With I-45 Reroute, What Is to Become of the Pierce Elevated?
Here’s one re-imagining of the Pierce Elevated.
Rendering by Page/Marcus Martinez
Completed in 1967, the elevated stretch of Interstate 45 running along the southern and western perimeter of downtown, known as the Pierce Elevated, has been a particularly difficult nut to crack when it comes to traffic. Thanks to development literally within feet of the structure, widening it has become a non-starter. As a result, TxDOT’s plan would move the entire traffic flow away from the southern and western sides of downtown and demolish the bridgelike freeway.
But not everyone thinks this is a good idea.
Not the changing-traffic-flow part, mind you. There has been nary a peep from anyone about the plan to get rid of traffic on that side of town. After all, the Pierce Elevated has acted as a barrier to development between the two most important parts of the Inner Loop — downtown and the Med Center — since it was built.
The argument is whether or not it should be razed in favor of a parkway-style thoroughfare (currently suggested by -TxDOT) or maybe kept and redeveloped as an elevated park similar to New York City's High Line or Dallas’s Klyde Warren. In a recent story on the Houston Press website, proponents of the “Pierce Skypark” said they were moving forward with plans regardless of the proposals laid out by TxDOT. “You can’t just wait until the day that -TxDOT asks you what to do with it,” says Tami Merrick, a representative of the architectural firm Page who is behind the project.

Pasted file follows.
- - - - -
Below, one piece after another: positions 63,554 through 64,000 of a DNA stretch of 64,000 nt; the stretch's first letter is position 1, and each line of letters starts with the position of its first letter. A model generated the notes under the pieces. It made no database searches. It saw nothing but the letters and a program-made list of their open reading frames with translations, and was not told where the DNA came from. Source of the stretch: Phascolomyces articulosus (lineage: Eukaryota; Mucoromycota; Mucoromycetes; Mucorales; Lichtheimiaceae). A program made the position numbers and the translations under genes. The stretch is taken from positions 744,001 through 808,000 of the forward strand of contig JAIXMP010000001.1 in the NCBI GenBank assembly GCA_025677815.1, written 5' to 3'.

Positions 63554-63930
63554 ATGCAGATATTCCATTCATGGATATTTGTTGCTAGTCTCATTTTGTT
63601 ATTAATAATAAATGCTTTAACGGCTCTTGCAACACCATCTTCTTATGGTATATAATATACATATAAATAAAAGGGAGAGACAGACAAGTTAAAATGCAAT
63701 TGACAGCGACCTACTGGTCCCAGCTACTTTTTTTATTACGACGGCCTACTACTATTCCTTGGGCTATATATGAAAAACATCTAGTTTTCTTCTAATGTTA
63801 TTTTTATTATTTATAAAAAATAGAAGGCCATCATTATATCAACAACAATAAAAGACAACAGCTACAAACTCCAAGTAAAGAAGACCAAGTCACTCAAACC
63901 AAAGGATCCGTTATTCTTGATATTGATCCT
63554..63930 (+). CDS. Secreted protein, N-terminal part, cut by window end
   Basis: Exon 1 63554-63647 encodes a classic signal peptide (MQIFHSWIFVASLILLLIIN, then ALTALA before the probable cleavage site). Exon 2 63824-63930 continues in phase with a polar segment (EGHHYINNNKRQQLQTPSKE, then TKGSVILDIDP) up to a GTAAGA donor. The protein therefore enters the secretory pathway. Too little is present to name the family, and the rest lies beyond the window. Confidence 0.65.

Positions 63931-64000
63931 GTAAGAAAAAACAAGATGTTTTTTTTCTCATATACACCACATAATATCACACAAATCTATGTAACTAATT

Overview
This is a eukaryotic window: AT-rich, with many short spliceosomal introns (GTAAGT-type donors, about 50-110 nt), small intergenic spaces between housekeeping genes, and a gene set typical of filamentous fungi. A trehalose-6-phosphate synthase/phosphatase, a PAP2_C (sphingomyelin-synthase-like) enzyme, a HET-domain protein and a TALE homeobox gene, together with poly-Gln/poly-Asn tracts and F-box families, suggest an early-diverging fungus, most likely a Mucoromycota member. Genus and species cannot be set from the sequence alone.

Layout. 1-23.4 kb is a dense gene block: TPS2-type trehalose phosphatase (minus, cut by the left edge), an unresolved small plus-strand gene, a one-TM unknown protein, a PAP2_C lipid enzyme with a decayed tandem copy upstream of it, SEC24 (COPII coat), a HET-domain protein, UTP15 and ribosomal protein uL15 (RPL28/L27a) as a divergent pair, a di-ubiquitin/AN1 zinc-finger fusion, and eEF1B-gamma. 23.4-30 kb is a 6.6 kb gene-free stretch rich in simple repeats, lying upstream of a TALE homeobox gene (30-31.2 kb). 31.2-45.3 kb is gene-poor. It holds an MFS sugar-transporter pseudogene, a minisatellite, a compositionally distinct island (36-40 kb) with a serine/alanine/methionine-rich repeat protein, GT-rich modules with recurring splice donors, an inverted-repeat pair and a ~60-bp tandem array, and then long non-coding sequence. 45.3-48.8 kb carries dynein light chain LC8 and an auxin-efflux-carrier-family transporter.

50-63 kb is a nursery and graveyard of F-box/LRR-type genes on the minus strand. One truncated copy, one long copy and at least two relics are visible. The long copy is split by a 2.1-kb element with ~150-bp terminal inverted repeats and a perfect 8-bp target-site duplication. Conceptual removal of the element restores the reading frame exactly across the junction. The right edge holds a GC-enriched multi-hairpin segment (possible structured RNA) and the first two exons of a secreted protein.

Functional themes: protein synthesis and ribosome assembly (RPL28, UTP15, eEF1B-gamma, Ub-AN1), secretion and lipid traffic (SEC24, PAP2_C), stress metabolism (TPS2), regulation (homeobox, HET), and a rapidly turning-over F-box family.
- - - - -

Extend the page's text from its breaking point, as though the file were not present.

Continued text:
And there is enough interest in a park on Pierce that there’s a rival plan and website for the Page proposal, though it doesn’t appear to be nearly as well organized.
TxDOT, for its part, has no real stake in the plan since funding for any future park concepts will not come from its coffers. With the success of Buffalo Bayou Park and greater interest in urban outdoor activities in general, a park might make sense for the right price. But there are those who would prefer the whole thing be taken down, and no one is sure what the outcome will be.
For now, much like the rest of the freeway plan, everyone is in a holding pattern, but there is no doubt that the sweeping changes proposed in TxDOT’s expansion and the rival Pierce Elevated park plans would have a dramatic impact on the entire downtown area.
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